Business as usual in Times Square as search for bomber continues
Police believe they may have found the bicycle that carried a hooded, solitary bomber to a high-profile target: a military recruiting center at the heart of Times Square.
But they have yet to close in on a suspect in Thursday’s pre-dawn attack, which damaged the landmark recruiting station but hurt no one.
As Times Square returned to business as usual on Friday, police released a photo of the bicycle, looked at dozens of security videotapes and scoured Times Square for possible witnesses.
“We’re doing the normal investigative steps that you would expect in a case like this,” New York Police Department Commissioner Raymond Kelly told CNN.
Among the videos were one showing a cyclist pedaling toward an area where the blue bicycle was found ditched in the trash, and another with someone walking away from that same spot on East 38th Street, police said. Along with the photo of the bicycle – a 10-speed in good condition – police on Friday released a surveillance-camera image from the same block, showing a hooded figure on a bike.
Witnesses to the explosion described seeing a hooded man on a bike acting suspiciously.
The bomb, contained in a metal ammunition box, produced a sudden flash and a billowing cloud of white smoke, prompting a full-scale emergency response.
The blast mirrored two previous small explosions at consulates in Manhattan. But authorities said there was no connection between the blast and letters sent to as many as 100 members of Congress bearing the words “Happy New Year, We Did It.”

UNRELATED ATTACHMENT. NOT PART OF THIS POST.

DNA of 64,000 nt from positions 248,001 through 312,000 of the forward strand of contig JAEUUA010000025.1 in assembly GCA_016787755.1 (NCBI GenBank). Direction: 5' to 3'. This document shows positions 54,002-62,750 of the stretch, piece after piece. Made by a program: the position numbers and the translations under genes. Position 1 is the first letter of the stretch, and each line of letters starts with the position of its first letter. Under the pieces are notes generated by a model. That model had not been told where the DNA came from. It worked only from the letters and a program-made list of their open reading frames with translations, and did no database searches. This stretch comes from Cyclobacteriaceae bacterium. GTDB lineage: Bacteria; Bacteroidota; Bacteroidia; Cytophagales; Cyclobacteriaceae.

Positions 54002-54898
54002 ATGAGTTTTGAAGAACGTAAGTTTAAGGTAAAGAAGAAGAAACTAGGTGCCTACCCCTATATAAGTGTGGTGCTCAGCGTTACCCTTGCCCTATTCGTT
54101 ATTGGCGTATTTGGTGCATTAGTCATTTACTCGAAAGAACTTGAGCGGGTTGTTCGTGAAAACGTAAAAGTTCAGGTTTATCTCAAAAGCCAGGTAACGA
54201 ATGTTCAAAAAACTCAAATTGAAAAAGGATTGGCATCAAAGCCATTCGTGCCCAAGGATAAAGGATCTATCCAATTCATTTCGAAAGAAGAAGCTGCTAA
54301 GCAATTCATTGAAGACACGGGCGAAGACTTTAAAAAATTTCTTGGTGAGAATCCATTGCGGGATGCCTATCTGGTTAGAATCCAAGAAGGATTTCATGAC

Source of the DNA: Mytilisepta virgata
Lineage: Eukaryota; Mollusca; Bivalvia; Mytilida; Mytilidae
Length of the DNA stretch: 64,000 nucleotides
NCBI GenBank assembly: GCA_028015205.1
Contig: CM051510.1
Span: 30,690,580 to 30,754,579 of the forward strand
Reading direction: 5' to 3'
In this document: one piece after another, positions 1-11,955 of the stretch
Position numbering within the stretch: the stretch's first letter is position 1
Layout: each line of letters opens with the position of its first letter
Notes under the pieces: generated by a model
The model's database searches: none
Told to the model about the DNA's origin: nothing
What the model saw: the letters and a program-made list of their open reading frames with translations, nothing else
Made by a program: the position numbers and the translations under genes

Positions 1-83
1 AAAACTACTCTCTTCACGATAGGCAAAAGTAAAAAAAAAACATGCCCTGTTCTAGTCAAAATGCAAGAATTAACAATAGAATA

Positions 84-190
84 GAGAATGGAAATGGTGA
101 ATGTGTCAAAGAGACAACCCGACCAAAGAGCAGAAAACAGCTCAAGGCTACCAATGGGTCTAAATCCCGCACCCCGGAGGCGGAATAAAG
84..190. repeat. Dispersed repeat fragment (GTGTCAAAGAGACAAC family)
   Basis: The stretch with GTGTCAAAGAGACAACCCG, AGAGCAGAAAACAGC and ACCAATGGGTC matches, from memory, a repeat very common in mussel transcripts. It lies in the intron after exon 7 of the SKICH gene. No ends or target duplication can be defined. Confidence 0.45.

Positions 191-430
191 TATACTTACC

Officials said the lengthy anti-war letters – sent to congressional offices with photos of a man standing in front of the recruiting office before it was damaged – contained no threats.
At Times Square on Friday, there were tourists snapping pictures, pedestrians bustling about – and a sense of firm resolve among the members of the military who were guarding the mangled recruiting station, located in the middle of a traffic island.
“The barricades were up around the whole island, and they were still asking about joining,” said Staff Sgt Ruben Vila.
The blast bears a striking similarity to the two consulate explosions.
In October, two small explosive devices were tossed over a fence at the Mexican Consulate, shattering some windows. Police said they believed someone on a bicycle threw the devices.
At the time, police said they were investigating whether the blast was connected to a nearly identical bombing at the British consulate on May 5, 2005. No one was arrested in either incident. (AP)
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